CA2084805A1 - Pinch trigger pump hand water gun with multiple tanks - Google Patents

Pinch trigger pump hand water gun with multiple tanks

Info

Publication number
CA2084805A1
CA2084805A1 CA 2084805 CA2084805A CA2084805A1 CA 2084805 A1 CA2084805 A1 CA 2084805A1 CA 2084805 CA2084805 CA 2084805 CA 2084805 A CA2084805 A CA 2084805A CA 2084805 A1 CA2084805 A1 CA 2084805A1
Authority
CA
Grant status
Application
Patent type
Prior art keywords
water
air
gun
reservoir
pressure
Prior art date
Legal status (The legal status is an assumption and is not a legal conclusion. Google has not performed a legal analysis and makes no representation as to the accuracy of the status listed.)
Abandoned
Application number
CA 2084805
Other languages
French (fr)
Inventor
Lonnie G. Johnson
Bruce M. D'andrade
Original Assignee
Lonnie G. Johnson
Bruce M. D'andrade
Priority date (The priority date is an assumption and is not a legal conclusion. Google has not performed a legal analysis and makes no representation as to the accuracy of the date listed.)
Filing date
Publication date

Links

Classifications

    • FMECHANICAL ENGINEERING; LIGHTING; HEATING; WEAPONS; BLASTING
    • F41WEAPONS
    • F41BWEAPONS FOR PROJECTING MISSILES WITHOUT USE OF EXPLOSIVE OR COMBUSTIBLE PROPELLANT CHARGE; WEAPONS NOT OTHERWISE PROVIDED FOR
    • F41B9/00Liquid ejecting guns, e.g. water pistols, devices ejecting electrically charged liquid jets, devices ejecting liquid jets by explosive pressure
    • F41B9/0003Liquid ejecting guns, e.g. water pistols, devices ejecting electrically charged liquid jets, devices ejecting liquid jets by explosive pressure characterised by the pressurisation of the liquid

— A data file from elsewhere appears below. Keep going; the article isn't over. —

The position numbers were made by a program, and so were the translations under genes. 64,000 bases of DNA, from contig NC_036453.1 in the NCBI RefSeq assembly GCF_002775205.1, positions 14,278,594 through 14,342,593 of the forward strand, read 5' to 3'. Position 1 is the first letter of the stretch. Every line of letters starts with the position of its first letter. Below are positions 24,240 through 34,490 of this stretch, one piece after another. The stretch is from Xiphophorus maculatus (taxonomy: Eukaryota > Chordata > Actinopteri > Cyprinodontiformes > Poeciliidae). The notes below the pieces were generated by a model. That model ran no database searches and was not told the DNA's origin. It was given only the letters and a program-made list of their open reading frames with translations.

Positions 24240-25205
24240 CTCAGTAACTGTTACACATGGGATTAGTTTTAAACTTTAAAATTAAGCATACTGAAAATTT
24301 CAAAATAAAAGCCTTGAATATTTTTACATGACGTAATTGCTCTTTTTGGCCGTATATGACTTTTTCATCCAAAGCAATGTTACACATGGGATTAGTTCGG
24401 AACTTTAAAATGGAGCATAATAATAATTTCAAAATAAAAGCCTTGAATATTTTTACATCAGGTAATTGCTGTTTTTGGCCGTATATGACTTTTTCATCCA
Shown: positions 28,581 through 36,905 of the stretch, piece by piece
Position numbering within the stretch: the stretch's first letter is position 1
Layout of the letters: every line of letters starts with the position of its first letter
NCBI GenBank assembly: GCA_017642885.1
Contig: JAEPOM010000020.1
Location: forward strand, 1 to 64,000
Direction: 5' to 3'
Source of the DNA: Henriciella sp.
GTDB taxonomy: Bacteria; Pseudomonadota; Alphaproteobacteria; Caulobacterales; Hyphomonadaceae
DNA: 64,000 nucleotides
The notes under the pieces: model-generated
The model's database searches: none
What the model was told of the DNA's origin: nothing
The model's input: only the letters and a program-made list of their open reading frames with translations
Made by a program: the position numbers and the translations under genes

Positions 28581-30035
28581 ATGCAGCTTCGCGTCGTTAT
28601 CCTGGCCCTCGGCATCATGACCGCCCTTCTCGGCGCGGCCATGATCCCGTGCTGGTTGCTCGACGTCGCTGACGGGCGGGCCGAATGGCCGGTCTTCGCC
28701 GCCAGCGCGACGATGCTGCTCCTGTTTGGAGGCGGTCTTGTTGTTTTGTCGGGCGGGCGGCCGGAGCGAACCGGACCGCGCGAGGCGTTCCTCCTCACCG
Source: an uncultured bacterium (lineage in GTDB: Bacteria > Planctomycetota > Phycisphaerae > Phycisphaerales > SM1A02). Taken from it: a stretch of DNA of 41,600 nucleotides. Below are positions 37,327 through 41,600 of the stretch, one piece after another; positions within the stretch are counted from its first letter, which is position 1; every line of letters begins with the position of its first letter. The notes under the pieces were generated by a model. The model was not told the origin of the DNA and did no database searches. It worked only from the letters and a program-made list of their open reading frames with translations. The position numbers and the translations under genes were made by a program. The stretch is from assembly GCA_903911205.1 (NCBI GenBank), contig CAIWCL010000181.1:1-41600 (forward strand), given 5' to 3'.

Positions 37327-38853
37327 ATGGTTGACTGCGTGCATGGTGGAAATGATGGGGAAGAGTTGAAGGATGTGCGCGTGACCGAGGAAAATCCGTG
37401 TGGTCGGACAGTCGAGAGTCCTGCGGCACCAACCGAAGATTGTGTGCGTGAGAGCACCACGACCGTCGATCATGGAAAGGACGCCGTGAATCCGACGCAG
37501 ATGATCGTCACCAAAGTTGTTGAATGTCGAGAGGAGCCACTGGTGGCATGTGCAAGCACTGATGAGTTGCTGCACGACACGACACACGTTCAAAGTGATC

• F41B9/0006Liquid ejecting guns, e.g. water pistols, devices ejecting electrically charged liquid jets, devices ejecting liquid jets by explosive pressure characterised by the pressurisation of the liquid the liquid being pressurised prior to ejection
    • F41B9/0015Liquid ejecting guns, e.g. water pistols, devices ejecting electrically charged liquid jets, devices ejecting liquid jets by explosive pressure characterised by the pressurisation of the liquid the liquid being pressurised prior to ejection the liquid being pressurised by compressed gas, e.g. air
    • F41B9/0018Liquid ejecting guns, e.g. water pistols, devices ejecting electrically charged liquid jets, devices ejecting liquid jets by explosive pressure characterised by the pressurisation of the liquid the liquid being pressurised prior to ejection the liquid being pressurised by compressed gas, e.g. air the gas being compressed utilising a manual piston pump
    • FMECHANICAL ENGINEERING; LIGHTING; HEATING; WEAPONS; BLASTING
    • F41WEAPONS
    • F41BWEAPONS FOR PROJECTING MISSILES WITHOUT USE OF EXPLOSIVE OR COMBUSTIBLE PROPELLANT CHARGE; WEAPONS NOT OTHERWISE PROVIDED FOR
    • F41B9/00Liquid ejecting guns, e.g. water pistols, devices ejecting electrically charged liquid jets, devices ejecting liquid jets by explosive pressure
    • F41B9/0003Liquid ejecting guns, e.g. water pistols, devices ejecting electrically charged liquid jets, devices ejecting liquid jets by explosive pressure characterised by the pressurisation of the liquid